Thousands of Australians, New Zealanders and Turks gathered on Turkey's Gallipoli peninsula on Thursday ahead of the 100th anniversary of one of the bloodiest battles of World War One.
The Battle of Gallipoli ("Çanakkale Savaşı" in Turkish ) was a campaign of World War I that took place on the Gallipoli peninsula in the Ottoman Empire between 25 April 1915 and 9 January 1916. The campaign, which is considered one of the greatest Ottoman victories during the war, formed the basis for the Turkish War of Independence later on, whereas it is often considered as marking the birth of national consciousness in Australia and New Zealand.
The date of the landing of thousands of soldiers from the Australian and New Zealand Army Corps (ANZAC), 25 April, is known as "Anzac Day" which is the most significant commemoration of military casualties and veterans surpassing 130,000 lives on both sides.
The area of the landing has become a site of pilgrimage for visitors who honour their nations' fallen in graveyards halfway around the world on ANZAC Day every April 25.
The centenary is expected to see the largest ever commemoration, with Turkish President Tayyip Erdoğan, Australian Prime Minister Tony Abbott, New Zealand Prime Minister John Key and Britain's Prince Charles leading the ceremonies.
"The 100th anniversary is a very important moment because we're at a time now where this campaign ceases to be about memory and slides into history," said Bruce Scates, chair of history and Australian studies at Melbourne's Monash University.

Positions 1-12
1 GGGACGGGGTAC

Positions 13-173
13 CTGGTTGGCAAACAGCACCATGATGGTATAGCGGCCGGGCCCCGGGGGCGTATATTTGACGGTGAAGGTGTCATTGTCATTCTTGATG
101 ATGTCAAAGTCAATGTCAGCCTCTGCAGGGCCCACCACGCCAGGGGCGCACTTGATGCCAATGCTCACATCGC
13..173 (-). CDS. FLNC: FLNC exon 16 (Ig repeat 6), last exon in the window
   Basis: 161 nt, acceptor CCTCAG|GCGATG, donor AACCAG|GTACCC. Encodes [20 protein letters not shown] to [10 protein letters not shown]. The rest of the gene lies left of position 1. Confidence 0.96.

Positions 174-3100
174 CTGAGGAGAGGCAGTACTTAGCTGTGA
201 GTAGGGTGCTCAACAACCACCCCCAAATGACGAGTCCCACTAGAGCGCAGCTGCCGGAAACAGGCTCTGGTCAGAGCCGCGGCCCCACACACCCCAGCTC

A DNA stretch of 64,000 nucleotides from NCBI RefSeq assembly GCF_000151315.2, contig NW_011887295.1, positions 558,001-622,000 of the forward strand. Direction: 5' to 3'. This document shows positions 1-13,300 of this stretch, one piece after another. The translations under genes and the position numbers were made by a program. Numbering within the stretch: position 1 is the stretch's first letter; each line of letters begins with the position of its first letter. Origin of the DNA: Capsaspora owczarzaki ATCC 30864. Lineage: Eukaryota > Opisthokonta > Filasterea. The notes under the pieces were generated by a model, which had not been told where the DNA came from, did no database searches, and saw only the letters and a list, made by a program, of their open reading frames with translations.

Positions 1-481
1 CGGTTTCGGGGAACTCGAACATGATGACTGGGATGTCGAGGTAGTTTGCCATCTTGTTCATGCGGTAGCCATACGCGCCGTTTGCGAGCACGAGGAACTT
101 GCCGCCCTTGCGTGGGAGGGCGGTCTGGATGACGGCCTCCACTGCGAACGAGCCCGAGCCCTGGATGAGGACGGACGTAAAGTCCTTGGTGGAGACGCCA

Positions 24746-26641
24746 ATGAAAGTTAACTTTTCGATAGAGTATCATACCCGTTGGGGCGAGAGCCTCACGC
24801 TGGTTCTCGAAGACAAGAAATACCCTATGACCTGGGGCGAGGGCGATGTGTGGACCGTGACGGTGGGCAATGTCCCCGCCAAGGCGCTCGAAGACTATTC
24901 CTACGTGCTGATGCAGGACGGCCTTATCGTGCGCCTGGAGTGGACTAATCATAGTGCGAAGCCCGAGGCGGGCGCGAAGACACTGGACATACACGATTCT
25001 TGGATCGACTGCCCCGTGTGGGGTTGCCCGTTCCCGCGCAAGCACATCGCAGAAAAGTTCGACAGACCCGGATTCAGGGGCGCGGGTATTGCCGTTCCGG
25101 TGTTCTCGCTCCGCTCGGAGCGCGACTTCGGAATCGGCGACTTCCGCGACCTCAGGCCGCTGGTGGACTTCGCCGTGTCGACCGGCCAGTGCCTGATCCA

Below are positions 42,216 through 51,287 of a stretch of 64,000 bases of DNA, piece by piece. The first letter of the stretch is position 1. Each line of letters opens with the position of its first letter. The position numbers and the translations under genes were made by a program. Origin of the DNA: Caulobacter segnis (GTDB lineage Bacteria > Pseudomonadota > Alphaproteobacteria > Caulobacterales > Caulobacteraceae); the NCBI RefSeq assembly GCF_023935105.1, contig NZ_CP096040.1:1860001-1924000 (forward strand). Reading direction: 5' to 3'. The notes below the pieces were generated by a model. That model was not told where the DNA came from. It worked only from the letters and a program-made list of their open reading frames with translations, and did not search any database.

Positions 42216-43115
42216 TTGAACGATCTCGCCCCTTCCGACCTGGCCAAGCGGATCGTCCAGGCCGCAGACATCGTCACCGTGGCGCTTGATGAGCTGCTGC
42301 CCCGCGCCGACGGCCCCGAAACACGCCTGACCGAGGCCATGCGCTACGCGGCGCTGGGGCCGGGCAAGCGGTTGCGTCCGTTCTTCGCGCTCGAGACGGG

"All of the veterans have died, those with any living memory of the Great War have gone," said Scates, the grandson of a Gallipoli veteran who has been advising the Australian government on how to mark the centenary.
Although the Allied forces also included British, Irish, French, Indians, Gurkhas and Canadians, Gallipoli has become particularly associated with the Australians and New Zealanders, marking a point where they came of age as nations less beholden to Britain.
Turkey and Australia now find themselves allies in a modern-day struggle.
For the thousands gathering at Gallipoli to commemorate the death of the thousands, the overriding message was one of reconciliation. Scates was visiting graveyards with Halil Koç, the descendant of a Turkish soldier who fought the ANZAC forces.
"I was accompanying my grandfather in 1990 and we couldn't convince him to hold an Australian veteran's hand...But today, I can visit Turkish and Australian graveyards with the grandson of an Australian veteran as we walk arm in arm," Koc said.
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